Daily nuts linked to longer life
A new study published in the New England Journal of Medicine suggests that eating a small amount of nuts each day may help people live longer.
The research, which included information from more than 118,000 people, found that those who ate about one ounce (28 grams) of nuts daily, seven days a week, were 20 percent less likely to die over a 30-year period, compared with those who did not consume nuts. When the researchers looked at specific causes of death, they found that people who ate a daily ounce of nuts were 29 percent less likely to die of heart disease, 24 percent less likely to die from respiratory disease and 11 percent less likely to die from cancer. The results held even when researchers factored in participants’ weight, fruit and vegetable consumption, and level of physical activity.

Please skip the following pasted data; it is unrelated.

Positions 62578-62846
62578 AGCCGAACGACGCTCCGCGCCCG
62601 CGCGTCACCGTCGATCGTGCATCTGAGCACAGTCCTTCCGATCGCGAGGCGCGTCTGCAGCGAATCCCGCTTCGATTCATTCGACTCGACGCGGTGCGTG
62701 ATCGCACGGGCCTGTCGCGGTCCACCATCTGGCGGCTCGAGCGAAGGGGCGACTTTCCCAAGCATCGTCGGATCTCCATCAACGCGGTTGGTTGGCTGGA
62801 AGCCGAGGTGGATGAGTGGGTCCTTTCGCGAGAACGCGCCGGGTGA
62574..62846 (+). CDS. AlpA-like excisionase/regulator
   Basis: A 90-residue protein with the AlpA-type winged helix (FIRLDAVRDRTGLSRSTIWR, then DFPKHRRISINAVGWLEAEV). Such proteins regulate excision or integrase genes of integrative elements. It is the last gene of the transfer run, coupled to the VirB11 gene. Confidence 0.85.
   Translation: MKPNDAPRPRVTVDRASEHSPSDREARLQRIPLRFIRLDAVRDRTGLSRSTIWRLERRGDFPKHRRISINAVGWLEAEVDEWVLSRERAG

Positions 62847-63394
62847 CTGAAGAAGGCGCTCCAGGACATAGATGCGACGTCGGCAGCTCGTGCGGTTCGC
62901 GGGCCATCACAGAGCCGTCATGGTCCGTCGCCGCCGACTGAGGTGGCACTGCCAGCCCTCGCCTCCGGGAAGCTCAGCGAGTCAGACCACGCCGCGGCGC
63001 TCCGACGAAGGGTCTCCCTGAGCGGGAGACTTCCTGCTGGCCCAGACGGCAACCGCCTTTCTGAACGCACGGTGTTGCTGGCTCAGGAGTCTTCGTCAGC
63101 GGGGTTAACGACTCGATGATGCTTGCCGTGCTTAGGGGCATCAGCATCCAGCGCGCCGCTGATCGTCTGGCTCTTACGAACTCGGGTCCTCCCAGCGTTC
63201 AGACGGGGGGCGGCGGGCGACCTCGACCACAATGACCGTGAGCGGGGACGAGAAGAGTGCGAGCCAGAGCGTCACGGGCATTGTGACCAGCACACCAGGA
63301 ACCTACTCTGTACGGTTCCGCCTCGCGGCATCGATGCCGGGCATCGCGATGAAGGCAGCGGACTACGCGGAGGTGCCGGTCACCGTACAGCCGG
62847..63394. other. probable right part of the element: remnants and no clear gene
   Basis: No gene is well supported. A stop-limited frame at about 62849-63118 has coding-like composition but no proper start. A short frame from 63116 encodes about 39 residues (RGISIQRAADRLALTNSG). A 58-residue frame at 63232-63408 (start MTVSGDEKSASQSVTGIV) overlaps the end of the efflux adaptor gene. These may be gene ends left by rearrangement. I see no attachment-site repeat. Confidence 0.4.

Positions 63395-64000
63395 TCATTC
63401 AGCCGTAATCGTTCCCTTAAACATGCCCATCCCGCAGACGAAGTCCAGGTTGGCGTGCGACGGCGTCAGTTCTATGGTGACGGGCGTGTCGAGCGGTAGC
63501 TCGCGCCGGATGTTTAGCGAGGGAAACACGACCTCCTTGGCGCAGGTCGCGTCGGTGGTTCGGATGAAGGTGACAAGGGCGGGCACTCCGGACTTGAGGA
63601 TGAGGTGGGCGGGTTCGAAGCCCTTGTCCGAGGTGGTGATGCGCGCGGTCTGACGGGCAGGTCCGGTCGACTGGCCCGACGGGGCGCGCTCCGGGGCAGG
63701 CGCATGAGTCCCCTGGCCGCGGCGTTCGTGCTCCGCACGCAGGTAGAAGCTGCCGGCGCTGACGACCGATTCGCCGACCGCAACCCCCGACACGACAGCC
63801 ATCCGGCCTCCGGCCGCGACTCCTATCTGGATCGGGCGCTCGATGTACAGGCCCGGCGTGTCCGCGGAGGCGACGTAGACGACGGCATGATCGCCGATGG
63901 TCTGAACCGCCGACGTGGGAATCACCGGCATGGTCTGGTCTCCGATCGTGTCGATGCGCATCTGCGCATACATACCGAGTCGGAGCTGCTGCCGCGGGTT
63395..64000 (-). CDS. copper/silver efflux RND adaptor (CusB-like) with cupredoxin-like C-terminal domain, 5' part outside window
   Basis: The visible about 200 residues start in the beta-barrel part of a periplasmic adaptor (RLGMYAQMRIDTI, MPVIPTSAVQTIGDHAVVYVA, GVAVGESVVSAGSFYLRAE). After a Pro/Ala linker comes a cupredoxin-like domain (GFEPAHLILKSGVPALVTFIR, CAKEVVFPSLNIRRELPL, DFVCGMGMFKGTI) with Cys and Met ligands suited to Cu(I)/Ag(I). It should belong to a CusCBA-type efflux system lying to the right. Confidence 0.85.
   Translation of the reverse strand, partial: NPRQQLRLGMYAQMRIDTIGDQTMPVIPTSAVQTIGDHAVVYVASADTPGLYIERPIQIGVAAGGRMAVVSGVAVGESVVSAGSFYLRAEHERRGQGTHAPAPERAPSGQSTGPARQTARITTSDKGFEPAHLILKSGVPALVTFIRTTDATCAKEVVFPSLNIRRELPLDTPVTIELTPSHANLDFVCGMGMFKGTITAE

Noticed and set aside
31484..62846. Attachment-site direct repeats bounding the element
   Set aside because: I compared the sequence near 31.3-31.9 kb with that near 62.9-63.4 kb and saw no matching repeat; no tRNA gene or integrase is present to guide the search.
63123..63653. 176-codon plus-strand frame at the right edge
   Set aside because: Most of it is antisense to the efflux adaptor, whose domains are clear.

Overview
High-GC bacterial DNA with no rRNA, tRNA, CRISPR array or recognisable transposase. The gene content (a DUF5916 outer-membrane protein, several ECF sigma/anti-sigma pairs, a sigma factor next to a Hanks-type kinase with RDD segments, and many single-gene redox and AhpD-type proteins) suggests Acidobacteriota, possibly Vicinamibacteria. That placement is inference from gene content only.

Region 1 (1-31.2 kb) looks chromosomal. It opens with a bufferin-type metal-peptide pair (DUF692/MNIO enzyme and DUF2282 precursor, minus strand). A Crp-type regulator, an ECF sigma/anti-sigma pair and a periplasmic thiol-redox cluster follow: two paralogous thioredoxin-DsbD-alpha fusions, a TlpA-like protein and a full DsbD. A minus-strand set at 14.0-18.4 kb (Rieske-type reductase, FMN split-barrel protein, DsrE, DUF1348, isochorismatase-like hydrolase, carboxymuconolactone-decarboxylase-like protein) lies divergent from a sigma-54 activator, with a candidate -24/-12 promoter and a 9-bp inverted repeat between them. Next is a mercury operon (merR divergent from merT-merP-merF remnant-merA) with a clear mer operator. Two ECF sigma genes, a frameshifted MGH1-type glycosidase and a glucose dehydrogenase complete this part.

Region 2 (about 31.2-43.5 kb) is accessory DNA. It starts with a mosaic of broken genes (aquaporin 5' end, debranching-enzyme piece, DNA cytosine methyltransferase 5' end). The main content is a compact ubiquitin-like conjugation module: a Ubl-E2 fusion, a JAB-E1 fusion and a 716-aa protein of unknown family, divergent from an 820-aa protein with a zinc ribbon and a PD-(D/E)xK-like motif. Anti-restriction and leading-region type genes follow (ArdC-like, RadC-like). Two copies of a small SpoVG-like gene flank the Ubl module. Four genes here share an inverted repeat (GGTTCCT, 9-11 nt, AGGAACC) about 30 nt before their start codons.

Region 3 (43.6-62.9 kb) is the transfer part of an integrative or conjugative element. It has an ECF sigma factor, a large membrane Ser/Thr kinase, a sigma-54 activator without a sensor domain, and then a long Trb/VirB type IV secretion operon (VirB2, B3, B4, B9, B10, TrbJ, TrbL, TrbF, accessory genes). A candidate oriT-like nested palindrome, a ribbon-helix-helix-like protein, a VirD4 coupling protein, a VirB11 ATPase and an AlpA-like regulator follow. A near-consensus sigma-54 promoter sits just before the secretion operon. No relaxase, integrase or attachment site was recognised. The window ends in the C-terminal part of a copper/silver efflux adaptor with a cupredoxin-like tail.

The findings were similar for consumption of peanuts as well as tree nuts, including walnuts, hazelnuts and almonds.
While the study does not prove that eating nuts was the cause of people's longer lives, the findings support the results of prior research linking nut consumption with a reduced risk of many diseases, including heart disease, type 2 diabetes and colon cancer.